Finance ministry may hike excise duty on diesel cars | autos | Hindustan Times
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Finance ministry may hike excise duty on diesel cars

autos Updated: Jun 06, 2012 00:06 IST
HT Correspondent
HT Correspondent
Hindustan Times
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The finance ministry is examining a proposal to hike excise duty on diesel cars and sports utility vehicles (SUVs) in an attempt to discourage the use of subsidised fuel by the wealthy owners of such costly vehicles.

“The proposal to hike excise duty on diesel cars is being examined by the finance minister and after consultations, an appropriate decision will be taken by the government in due course,” Central Board of Excise and Customs (CBEC) chairman SK Goel said on the sidelines of a conference of chief commissioners and directors general of CBEC here on Monday.

The ministry for petroleum and natural gas had in its budget proposal to the finance ministry proposed an additional excise levy on diesel cars in order to discourage consumption of subsidised diesel by personal vehicle owners.

With the highest-ever single hike in petrol price of Rs 7.5 recently, the debate on raising the price of diesel has heated up, but the decision has been kept in abeyance in view of the cascading effect of such a move on transportation costs and the economy in general, especially at a time when the manufacturing industry is under considerable strain and slowdown shadows are darkening.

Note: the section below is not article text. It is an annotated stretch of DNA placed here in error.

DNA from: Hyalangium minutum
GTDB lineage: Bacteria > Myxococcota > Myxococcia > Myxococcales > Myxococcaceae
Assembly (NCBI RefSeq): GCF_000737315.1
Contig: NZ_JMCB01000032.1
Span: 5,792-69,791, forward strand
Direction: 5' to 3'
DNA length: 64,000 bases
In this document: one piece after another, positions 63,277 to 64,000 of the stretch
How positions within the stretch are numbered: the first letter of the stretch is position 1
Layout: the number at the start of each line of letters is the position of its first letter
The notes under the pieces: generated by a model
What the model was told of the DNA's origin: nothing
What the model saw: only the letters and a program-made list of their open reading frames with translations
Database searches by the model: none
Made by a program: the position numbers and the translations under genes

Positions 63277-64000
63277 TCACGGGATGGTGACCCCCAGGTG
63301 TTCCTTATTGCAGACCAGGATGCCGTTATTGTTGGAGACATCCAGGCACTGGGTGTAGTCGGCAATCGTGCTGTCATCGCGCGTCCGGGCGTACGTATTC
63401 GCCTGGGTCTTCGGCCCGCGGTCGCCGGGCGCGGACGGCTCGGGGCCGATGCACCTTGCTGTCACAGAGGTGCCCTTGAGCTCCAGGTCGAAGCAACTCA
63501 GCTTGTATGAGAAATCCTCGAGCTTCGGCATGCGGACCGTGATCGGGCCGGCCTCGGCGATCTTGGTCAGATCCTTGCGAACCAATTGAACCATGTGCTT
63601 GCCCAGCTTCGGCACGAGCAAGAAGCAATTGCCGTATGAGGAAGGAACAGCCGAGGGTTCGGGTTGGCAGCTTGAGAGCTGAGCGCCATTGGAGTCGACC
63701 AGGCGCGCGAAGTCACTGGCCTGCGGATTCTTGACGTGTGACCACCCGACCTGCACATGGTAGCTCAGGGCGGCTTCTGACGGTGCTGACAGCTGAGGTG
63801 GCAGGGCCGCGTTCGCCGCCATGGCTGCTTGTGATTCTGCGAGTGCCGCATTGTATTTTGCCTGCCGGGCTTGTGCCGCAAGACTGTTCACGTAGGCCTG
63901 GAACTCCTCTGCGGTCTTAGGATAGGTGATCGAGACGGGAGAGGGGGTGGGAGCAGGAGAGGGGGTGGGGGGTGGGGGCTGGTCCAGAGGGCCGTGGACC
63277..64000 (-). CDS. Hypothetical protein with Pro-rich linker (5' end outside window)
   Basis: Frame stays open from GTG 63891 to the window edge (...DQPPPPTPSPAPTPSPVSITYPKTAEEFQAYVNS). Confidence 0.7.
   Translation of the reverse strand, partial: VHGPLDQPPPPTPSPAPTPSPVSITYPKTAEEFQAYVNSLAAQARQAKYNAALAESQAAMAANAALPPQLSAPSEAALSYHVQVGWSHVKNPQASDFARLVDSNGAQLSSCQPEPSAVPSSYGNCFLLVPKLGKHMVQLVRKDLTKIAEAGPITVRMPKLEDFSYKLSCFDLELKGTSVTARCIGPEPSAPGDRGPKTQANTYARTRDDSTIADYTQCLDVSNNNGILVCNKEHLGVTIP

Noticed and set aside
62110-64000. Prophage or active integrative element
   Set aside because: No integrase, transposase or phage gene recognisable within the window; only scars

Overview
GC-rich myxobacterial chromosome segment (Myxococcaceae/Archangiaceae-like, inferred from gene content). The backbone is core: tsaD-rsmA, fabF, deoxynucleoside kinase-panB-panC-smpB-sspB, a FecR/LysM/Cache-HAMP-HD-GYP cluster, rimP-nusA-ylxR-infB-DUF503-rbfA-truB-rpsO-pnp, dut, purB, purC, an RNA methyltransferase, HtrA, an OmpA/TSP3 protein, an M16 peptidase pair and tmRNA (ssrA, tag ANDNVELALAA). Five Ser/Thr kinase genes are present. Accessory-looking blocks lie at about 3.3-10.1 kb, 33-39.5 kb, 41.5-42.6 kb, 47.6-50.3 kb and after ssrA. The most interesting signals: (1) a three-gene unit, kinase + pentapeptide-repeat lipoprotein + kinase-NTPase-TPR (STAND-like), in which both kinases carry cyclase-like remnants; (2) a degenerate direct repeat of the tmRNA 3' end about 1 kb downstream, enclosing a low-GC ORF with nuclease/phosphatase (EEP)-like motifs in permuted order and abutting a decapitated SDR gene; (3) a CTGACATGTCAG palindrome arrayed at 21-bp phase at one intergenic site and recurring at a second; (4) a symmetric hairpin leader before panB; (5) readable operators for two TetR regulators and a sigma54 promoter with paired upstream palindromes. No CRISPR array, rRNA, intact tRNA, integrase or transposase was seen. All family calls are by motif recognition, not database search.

“If the proposal is accepted, there can be a check on diesel consumption, because at present, many people use diesel-run cars and SUVs, as diesel is cheaper than petrol,” a CBEC official said.

Excise duty on petrol cars with engine capacity under 1,200 cc and diesel cars with engine capacity under 1,500 cc is 12%. The duty on such cars with length exceeding four metres is 24%.

Petrol and diesel-driven vehicles having length exceeding four metres and engine capacity of over 1,200 cc and 1,500 cc respectively attract an ad valorem duty of 27% and a fixed duty of Rs 15,000.

Diesel is the most consumed fuel in the country but is sold at a discount to its imported cost. Luxury cars and sports utility vehicles (SUVs) run on diesel, and so do power generators at malls, telecom towers and uber-rich farmhouses.

It has long been argued that the rich should not get access to subsidised fuel. According to Oil Ministry estimates, personal cars and SUVs consume 15% of the diesel subsidised for the farmers in India.